Thermals And Running Volume
As you’re most likely already aware, air compressors can be noisy little devils, and they can run hot as hell too.
If you’re planning on using them outside, it’s definitely worth prioritizing a design with adequate soundproofing. Should you end up with a loud compressor, I’d consider installing a sound-dampening enclosure.
If the plan is to use the compressor indoors for tank refills, you need to ensure there is a decent airflow in the room to ensure the compressor doesn’t overheat.
Frequently Asked Questions
Let’s bring things to a nice, tidy close with a diving air compressor FAQ segment.
Can you use a regular air compressor for diving?
The short answer here is no, unfortunately, you cannot use a regular air compressor for diving. They’re just not powerful enough.
Why do you need a higher pressure air compressor for surface-supply diving the deeper you go?
In order for a consistent amount of oxygen to reach you, an air compressor has to have a higher pressure rating than the water itself.
As the pressure of the water increases with every inch you descend, the required pressure output of the compressor also increases.
Can you breathe underwater with an air compressor?
Yes, as long as an air compressor has a high enough PSI rating for the depth, as well as the required filtration system to purify the air, you can hook up an umbilical hose to it and use the hose to receive air from the compressor while you’re underwater.
How do you fill a scuba tank?
Before you even think about filling your scuba tank, it needs to have been visually inspected by a dive shop professional within the last year and hydrostatically tested within the last 3-5 years.
Once you have checked those boxes, follow these simple steps…
- Purge any residual air from your tank.
- Give it a thorough visual inspection. Keep an eye out for cracks.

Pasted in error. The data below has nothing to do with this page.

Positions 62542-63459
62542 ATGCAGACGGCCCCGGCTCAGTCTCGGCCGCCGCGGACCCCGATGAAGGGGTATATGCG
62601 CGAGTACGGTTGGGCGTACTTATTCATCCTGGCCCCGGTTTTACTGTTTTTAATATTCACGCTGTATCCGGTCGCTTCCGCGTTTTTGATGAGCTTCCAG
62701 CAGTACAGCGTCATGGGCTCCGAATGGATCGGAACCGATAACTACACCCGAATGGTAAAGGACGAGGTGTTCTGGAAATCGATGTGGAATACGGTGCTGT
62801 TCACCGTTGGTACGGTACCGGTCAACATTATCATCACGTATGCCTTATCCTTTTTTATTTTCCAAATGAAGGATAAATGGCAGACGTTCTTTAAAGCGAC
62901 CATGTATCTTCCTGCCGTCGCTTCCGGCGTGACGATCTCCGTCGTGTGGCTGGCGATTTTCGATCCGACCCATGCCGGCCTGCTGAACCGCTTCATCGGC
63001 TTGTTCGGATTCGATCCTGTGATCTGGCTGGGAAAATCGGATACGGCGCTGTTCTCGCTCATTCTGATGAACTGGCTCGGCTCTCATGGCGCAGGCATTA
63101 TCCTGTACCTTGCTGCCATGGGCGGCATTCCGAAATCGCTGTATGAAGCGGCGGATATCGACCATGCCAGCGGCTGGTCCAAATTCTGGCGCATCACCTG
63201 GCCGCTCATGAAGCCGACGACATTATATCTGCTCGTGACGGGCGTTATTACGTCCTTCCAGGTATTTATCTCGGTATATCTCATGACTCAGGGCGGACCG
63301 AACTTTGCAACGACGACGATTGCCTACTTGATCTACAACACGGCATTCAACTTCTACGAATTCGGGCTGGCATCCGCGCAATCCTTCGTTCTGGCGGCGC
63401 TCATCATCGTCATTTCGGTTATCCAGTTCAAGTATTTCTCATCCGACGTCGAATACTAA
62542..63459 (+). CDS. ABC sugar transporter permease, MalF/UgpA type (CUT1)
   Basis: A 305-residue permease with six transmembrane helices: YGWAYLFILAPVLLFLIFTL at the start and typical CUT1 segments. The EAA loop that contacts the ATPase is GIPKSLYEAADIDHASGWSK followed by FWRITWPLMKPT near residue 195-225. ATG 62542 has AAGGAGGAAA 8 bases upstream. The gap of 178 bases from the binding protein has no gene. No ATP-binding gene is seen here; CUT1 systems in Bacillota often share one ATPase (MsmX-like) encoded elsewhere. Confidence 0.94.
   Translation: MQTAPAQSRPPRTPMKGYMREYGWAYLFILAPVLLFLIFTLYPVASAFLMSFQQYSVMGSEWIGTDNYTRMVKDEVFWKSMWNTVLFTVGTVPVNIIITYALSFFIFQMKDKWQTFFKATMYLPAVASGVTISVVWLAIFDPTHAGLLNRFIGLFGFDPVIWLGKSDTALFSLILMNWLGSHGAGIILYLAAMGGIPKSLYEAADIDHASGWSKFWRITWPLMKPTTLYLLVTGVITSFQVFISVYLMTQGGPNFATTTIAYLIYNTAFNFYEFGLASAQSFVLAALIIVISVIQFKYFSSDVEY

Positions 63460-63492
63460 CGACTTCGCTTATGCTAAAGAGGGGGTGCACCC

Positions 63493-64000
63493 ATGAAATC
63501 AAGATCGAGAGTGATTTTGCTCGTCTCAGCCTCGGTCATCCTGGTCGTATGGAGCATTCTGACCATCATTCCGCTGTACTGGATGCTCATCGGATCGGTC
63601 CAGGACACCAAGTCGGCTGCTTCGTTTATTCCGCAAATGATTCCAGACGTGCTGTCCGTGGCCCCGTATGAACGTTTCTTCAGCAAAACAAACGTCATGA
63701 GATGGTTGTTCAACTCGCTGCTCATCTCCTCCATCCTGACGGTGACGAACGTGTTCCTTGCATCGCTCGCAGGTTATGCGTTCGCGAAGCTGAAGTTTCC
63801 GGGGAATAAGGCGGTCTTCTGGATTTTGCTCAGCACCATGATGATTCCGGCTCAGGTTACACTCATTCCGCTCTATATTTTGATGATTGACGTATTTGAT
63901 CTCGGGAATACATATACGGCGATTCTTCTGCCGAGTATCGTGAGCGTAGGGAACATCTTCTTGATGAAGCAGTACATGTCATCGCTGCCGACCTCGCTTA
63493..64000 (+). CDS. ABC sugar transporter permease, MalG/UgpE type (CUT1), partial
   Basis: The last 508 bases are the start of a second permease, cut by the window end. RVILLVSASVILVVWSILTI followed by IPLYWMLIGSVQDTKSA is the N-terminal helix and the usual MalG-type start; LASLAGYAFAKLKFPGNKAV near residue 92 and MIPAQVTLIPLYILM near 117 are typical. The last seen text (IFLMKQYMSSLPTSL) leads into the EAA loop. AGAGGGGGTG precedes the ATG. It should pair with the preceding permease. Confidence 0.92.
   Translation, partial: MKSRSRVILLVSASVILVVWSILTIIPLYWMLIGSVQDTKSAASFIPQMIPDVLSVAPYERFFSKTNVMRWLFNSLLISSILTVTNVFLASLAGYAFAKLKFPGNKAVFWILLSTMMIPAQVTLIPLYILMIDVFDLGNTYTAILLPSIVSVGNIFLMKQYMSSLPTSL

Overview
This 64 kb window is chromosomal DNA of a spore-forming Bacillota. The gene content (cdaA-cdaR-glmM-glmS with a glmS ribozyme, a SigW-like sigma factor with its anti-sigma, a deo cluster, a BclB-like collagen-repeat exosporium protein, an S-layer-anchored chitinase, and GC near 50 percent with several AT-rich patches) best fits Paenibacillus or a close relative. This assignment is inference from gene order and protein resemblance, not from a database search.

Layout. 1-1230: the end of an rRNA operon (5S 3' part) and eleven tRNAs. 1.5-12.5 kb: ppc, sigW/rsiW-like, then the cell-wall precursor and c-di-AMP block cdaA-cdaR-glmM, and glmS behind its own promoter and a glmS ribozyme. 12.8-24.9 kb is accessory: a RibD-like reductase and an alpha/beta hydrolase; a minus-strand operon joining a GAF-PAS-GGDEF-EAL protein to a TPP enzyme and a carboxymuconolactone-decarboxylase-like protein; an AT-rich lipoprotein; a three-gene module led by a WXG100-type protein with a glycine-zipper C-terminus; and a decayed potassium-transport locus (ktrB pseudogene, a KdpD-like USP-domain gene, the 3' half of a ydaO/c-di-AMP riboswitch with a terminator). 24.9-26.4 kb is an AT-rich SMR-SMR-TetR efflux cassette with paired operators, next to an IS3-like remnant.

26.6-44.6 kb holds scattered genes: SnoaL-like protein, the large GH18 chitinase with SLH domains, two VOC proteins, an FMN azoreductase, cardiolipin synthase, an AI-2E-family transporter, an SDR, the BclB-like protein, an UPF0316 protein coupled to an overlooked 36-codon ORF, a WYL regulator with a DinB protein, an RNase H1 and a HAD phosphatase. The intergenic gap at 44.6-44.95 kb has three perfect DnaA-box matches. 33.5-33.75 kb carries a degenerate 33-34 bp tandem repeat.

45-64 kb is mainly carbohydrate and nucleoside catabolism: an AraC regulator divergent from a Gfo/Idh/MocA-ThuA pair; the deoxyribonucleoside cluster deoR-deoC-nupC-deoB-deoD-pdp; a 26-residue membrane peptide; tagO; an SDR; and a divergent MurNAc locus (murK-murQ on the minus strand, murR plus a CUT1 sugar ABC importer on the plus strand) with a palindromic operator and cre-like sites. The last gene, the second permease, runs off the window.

- Shake it as if you’re making a cocktail. If it actually sounds like a cocktail shaker, i.e. clinking of ice or sloshing of booze, you mustn’t use it. A silent shake is key!
- Check for cracks in the oil ring.
- Clean the valve.
- Hook the yoke of the air compressor up to your tank.
- Keep an eye on your tank’s pressure gauge as it fills. Most diving compressors have an auto cut-off function, but it can fail from time to time, so you need to be ready to shut the compressor down when your tank is full.
How do scuba air compressors work?
Scuba air compressors usually have a 4-stage system in place.
- The compressor pulls air through an intake filter and compresses it to around 140 PSI. Compression heats the air, so before it reaches the second stage, it passes through a coil or intercooler.
- The second stage is a repeat of the first stage, but this time around, the air is compressed to around 1000 PSI.
- The third stage further compresses the air to roughly 5000 PSI, the air is then cooled one final time, then passes through a moisture filter and any other additional particle filters before moving on to the fourth stage.
- During the last stage, the air is forced through a back valve that reduces pressure to a set rate (usually between 2700 and 3300 PSI) and encourages an even and balanced airflow to the target destination.
There you have it, folks; 10 awesome air compressors capable of pushing your underwater expeditions to the limit, ensuring you get the most out of each dive.
All you need to do now is decide whether you want a surface-supply or refill system, pick your favorite from the list, and pack for your next diving trip. Enjoy!